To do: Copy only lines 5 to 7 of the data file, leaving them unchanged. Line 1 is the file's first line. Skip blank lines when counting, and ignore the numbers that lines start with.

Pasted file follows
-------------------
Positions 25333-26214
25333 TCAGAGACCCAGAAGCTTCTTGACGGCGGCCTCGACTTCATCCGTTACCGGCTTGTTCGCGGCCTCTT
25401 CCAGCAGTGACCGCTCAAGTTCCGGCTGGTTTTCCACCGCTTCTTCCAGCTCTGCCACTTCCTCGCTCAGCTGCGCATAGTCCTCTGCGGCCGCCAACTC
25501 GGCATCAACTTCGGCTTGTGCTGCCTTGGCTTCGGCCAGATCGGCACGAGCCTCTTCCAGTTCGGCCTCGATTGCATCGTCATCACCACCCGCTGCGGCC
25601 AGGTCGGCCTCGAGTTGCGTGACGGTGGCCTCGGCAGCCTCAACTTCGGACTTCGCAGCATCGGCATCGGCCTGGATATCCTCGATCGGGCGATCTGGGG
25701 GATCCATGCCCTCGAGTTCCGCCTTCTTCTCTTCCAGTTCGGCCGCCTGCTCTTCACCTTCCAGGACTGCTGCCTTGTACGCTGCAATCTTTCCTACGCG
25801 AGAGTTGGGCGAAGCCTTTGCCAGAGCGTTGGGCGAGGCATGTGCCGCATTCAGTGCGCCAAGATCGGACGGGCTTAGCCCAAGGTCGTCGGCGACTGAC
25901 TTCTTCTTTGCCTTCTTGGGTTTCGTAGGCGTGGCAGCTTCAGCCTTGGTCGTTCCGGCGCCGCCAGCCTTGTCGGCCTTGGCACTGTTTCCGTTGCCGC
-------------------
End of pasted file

25601 AGGTCGGCCTCGAGTTGCGTGACGGTGGCCTCGGCAGCCTCAACTTCGGACTTCGCAGCATCGGCATCGGCCTGGATATCCTCGATCGGGCGATCTGGGG
25701 GATCCATGCCCTCGAGTTCCGCCTTCTTCTCTTCCAGTTCGGCCGCCTGCTCTTCACCTTCCAGGACTGCTGCCTTGTACGCTGCAATCTTTCCTACGCG
25801 AGAGTTGGGCGAAGCCTTTGCCAGAGCGTTGGGCGAGGCATGTGCCGCATTCAGTGCGCCAAGATCGGACGGGCTTAGCCCAAGGTCGTCGGCGACTGAC